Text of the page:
The digital transformation of any enterprise is a herculean task requiring a willingness to embrace cultural change, the ability to immerse the entire organization in the customer journey, and a total commitment to digitize to the core. DBS Bank Chief Information Officer David Gledhill shares his insights on DBS’s digital transformation with McKinsey’s Vinayak HV, a partner in the Singapore office.
DBS’s digital transformation
When we were thinking about the digital transformation of DBS, we saw three key elements as vitally important. One is how we digitized to the core. We saw many companies put on digital lipstick, some kind of front-end system, and a fancy website.
The second was: how do we embed ourselves in the customer journey and push customer-journey thinking throughout the organization? The third was changing the culture of the company to make it feel and operate like a 22,000-person start-up. These last two points were just as important as the first one. If you focus purely on digital and forget the organizational change you have to make, you won’t get very far.
Digital to the core
Digital to the core means you have to have a rock-solid foundation of core systems that you're going to build on. In fact, we spent the first five years of our transformation putting in place common platforms that are strategic across all of our locations. Once you do that, you can start to think about how you really start to accelerate and become nimble, accelerate speed to market, and increase your cadence.
And we said to ourselves, “If we want to be digital to the core and act like a technology company, it’s best we learn from the technology greats, figure out how they do it and see if we can’t bring in some of those things internally.”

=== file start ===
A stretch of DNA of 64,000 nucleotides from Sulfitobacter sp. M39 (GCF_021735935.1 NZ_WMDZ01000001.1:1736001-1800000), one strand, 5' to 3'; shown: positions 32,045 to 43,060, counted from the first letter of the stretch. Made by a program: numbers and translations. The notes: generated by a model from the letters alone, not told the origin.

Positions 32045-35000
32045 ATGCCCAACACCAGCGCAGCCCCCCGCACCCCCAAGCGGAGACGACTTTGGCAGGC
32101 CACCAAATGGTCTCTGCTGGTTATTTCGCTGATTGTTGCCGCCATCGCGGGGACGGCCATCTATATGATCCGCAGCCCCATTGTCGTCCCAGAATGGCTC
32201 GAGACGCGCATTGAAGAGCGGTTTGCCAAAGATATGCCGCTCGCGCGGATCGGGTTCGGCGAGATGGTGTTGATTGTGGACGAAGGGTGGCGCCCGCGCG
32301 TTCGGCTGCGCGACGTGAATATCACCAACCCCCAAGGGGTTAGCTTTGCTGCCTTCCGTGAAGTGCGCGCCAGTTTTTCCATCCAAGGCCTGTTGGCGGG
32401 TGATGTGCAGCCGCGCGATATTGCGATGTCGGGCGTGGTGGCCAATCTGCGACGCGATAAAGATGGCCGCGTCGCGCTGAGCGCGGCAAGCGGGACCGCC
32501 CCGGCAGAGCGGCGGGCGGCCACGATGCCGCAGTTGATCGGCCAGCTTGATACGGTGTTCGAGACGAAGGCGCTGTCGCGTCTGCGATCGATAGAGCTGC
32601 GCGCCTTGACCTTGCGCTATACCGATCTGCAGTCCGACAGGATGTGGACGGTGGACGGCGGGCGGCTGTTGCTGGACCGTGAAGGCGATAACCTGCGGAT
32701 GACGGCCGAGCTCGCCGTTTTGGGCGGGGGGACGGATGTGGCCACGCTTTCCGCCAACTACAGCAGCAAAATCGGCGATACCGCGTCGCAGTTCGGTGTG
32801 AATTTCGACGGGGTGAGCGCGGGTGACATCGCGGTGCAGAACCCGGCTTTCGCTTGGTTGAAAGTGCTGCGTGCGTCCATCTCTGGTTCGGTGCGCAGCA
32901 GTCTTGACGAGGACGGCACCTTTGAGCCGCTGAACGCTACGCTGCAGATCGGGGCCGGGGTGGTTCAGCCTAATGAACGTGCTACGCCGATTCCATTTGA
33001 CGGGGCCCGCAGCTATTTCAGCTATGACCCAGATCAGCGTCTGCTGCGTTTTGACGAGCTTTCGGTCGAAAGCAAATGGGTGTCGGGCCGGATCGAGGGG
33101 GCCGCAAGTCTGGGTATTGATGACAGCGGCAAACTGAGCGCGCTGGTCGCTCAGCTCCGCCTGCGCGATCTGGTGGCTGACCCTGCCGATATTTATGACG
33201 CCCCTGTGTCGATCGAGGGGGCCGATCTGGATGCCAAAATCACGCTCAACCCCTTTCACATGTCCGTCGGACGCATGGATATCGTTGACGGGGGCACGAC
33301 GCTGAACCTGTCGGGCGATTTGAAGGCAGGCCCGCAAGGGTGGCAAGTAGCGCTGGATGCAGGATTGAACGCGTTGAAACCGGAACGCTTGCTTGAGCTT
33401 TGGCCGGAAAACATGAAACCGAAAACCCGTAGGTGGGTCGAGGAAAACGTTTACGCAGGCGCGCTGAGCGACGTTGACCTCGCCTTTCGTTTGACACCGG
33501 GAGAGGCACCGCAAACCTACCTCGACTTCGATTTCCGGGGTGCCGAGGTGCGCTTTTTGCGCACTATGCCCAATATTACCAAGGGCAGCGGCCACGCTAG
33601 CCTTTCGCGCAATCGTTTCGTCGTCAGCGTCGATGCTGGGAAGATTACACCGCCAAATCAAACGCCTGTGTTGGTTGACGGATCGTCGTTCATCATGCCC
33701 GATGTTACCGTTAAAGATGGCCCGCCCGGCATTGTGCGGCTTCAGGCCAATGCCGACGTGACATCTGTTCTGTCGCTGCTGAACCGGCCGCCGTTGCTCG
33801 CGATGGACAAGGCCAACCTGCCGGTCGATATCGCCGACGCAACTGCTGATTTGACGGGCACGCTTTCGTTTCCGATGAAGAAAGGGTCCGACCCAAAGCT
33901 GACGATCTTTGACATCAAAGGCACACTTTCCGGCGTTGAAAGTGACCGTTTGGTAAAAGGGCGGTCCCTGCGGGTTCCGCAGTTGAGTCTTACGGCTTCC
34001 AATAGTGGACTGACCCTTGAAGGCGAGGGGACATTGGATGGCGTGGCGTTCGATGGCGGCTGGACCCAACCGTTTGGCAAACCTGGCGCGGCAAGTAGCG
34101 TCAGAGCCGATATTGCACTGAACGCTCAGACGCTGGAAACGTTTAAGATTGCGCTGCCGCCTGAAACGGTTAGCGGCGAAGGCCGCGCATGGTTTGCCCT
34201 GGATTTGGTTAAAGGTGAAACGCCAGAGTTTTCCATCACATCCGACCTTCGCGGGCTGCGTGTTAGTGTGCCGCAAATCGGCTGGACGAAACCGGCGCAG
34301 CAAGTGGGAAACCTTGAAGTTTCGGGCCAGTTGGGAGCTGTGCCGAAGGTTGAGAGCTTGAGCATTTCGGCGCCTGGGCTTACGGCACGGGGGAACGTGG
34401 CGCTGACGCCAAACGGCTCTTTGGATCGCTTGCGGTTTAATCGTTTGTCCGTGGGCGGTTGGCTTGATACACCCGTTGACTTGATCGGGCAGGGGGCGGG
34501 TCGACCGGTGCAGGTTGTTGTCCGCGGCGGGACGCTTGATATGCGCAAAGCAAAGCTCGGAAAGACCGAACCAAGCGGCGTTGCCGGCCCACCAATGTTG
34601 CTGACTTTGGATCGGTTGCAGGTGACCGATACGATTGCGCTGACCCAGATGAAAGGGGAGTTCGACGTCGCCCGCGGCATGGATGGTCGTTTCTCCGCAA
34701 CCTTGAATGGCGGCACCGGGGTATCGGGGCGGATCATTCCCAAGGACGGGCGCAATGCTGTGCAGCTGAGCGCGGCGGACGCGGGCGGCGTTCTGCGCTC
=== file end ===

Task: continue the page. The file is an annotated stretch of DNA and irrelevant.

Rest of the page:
So we started to learn how the best technology organizations operate, how they build technology, and how they move quickly. We learned a few things along the way. The first thing is that most of these technology companies started much like where we are today. They had big systems. They were hard to shift, and they went through this whole transformation agenda, and along the way, built a load of tools that we thought we could also use. So if they’d done it, we could do it.
We also learned about their culture and which cultural elements we could take on board and shift. So it wasn't just sharing the latest business article. It was really going into how these companies are engineered.
Our rallying call: Becoming the “D” in GANDALF
The first letters of Google, Amazon, Netflix, Apple, LinkedIn, and Facebook together spell GANALF. That was missing a D, and we, as DBS, fortunately have a D. So, our mission became how to become the D in GANDALF.
Now that might sound a little cheesy, but in actual fact, it was an amazing rallying call to our people. It had a bigger impact on our technology people and many other people in the organization than anything else we’ve done, because it started to make them think about what was possible. It got them to think, “We’re not acting like another bank, and here’s how we really start to transform ourselves like a technology company.”
We came up with five key elements that had to change. One was to shift from individual projects that need approvals, subcommittees, and things like that, to giving the freedom to a group of people to operate like a platform.
Then you fund the platform, look at what outcomes that platform can give, and set it free. With that, you can really start to practice agile at scale.
Third, you have to really think about organizational constructs: How does DevOps work? How do you build infrastructure engineering? How do you build business-ops teams, and how do they interact?
You then have to think about how you engineer the technology and how you build for modern systems that are scalable, elastic, and made for experimentation.
Finally, how do you automate everything from testing through deployment to increase cadence?
So those five elements became the mission that we’re on and the delivery pipeline that we started to build.
The outcomes of our transformation are speed to market, scalability, experimentation, and all of those things that you see in these technology companies.